Turkey wedding blast: 30 dead and 90 hurt in Gaziantep
A blast at an outdoor wedding party in the south Turkish city of Gaziantep has killed at least 30 people and injured 94 more, the authorities say.
President Recep Tayyip Erdogan said so-called Islamic State (IS) was likely to have carried it out amid reports of a suicide bomber targeting the party.
The attack, in an area popular with university students, could be heard across the city.
Gaziantep, near the Syrian border, is known to have several IS cells.
The BBC's Seref Isler, who is from Gaziantep, says the city was already on edge before the attack because of events in Syria, where IS has been battling Syrian Kurdish forces.
A suicide bomber believed to have links to IS killed two policemen in Gaziantep in May.
Was IS behind this? Analysis by Mark Lowen, BBC News, Istanbul
IS is known to have operatives in Gaziantep.
Turkey has been hit by a series of bombs both by IS and Kurdish militants in the past year. The last IS attack, on Istanbul airport in June, killed more than 40 people.
The jihadists have recently lost ground in northern Syria, including a former stronghold, Manbij. Syrian rebel soldiers are preparing to advance further into the IS-held province of Jarablus.
If this bomb was the work of IS, there will be speculation it was a revenge attack, intended as a show of strength by a group on the defensive.
According to a report by AFP news agency, the bomb went off in a part of town with a large Kurdish community and there seem to have been many Kurds at the wedding.
In a written statement published by local media (in Turkish), Mr Erdogan argued there was "no difference" between IS, the Kurdish militants of the PKK, and followers of US-based cleric Fethullah Gulen, whom he blames for the coup attempt last month.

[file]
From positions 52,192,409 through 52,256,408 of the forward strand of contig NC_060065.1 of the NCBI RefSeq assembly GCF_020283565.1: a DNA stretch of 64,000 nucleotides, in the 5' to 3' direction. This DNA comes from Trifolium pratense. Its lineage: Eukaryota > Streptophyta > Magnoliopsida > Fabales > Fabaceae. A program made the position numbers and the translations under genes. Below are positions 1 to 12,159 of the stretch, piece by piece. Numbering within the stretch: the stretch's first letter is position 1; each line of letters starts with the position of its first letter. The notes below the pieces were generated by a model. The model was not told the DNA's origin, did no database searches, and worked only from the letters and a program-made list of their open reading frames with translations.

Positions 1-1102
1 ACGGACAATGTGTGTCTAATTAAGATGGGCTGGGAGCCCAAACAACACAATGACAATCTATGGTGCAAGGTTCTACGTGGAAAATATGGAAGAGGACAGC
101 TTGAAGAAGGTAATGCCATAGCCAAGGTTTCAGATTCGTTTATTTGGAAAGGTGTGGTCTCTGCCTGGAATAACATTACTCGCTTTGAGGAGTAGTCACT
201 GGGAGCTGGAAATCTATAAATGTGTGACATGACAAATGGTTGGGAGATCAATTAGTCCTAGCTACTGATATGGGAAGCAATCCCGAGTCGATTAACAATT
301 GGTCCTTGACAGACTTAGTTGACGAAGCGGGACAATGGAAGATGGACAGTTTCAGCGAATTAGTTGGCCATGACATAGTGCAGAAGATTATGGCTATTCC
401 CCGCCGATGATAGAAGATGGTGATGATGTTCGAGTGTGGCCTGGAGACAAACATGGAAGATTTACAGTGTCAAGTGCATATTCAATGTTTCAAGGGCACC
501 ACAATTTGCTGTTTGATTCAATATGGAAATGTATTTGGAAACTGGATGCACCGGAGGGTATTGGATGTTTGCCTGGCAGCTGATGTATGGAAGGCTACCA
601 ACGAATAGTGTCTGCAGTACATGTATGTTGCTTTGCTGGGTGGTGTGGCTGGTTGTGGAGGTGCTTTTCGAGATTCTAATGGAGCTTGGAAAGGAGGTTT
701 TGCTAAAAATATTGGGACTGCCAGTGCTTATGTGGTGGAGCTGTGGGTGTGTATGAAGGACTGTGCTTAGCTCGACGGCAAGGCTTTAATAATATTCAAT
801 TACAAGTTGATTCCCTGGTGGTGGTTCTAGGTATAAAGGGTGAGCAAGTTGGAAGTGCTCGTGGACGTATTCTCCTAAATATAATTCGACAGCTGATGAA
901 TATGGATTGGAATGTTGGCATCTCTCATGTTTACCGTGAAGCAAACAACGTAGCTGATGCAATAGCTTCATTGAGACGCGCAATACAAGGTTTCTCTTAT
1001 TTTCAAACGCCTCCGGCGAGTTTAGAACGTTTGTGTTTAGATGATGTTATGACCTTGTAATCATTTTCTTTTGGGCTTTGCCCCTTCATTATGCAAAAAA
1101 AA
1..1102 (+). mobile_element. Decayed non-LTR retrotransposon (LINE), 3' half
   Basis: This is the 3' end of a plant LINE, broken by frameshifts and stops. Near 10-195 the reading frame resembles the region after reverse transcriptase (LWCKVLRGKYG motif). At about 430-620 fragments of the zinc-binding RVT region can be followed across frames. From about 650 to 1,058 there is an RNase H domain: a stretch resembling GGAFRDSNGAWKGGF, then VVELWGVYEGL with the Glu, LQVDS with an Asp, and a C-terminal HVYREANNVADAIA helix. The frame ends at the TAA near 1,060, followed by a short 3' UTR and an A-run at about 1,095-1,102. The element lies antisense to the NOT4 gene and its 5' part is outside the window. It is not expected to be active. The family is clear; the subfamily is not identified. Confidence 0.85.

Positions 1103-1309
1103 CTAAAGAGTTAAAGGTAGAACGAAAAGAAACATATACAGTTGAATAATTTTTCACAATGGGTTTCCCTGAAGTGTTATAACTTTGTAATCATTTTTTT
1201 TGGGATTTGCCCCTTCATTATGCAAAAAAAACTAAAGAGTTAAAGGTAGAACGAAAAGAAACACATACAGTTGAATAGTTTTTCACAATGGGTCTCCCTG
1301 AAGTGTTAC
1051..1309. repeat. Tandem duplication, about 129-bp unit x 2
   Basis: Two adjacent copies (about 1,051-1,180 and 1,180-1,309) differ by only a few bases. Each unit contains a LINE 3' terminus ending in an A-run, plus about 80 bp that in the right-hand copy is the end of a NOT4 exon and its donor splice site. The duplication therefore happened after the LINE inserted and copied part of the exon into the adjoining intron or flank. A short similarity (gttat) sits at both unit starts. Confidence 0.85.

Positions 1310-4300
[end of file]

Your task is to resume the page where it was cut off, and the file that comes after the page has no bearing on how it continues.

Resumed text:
"Our country and our nation have again only one message to those who attack us - you will not succeed!" he said.
On Saturday, Turkey's government said the country would take a more active role in efforts to end the war in Syria.
Prime Minister Binali Yildirim said a future political settlement for Syria must not include President Bashar al-Assad, IS or Turkey's own Kurdish separatist rebels, the PKK.
"In the six months ahead of us, we shall be playing a more active role," Mr Yildirim said. "It means not allowing Syria to be divided along ethnic lines."
Deadliest recent attacks in Turkey
- 20 August: Bomb attack on wedding party in Gaziantep kills at least 30 people, IS suspected
- 30 July: 35 Kurdish fighters who try to storm a military base are killed by the Turkish army
- 29 June: A gun and bomb attack on Ataturk airport in Istanbul kills 41 people, in an attack blamed on IS militants
- 13 March: 37 people are killed by Kurdish militants in a suicide car bombing in Ankara
- 17 February: 28 people are killed in an attack on a military convoy in Ankara
- 12 January: 10 people, including at least eight German tourists, die in a suicide bombing in Istanbul, thought to have been carried out by IS
- October 2015: More than 100 people die in a double suicide bombing at a Kurdish peace rally in Ankara - the deadliest attack of its kind on Turkish soil
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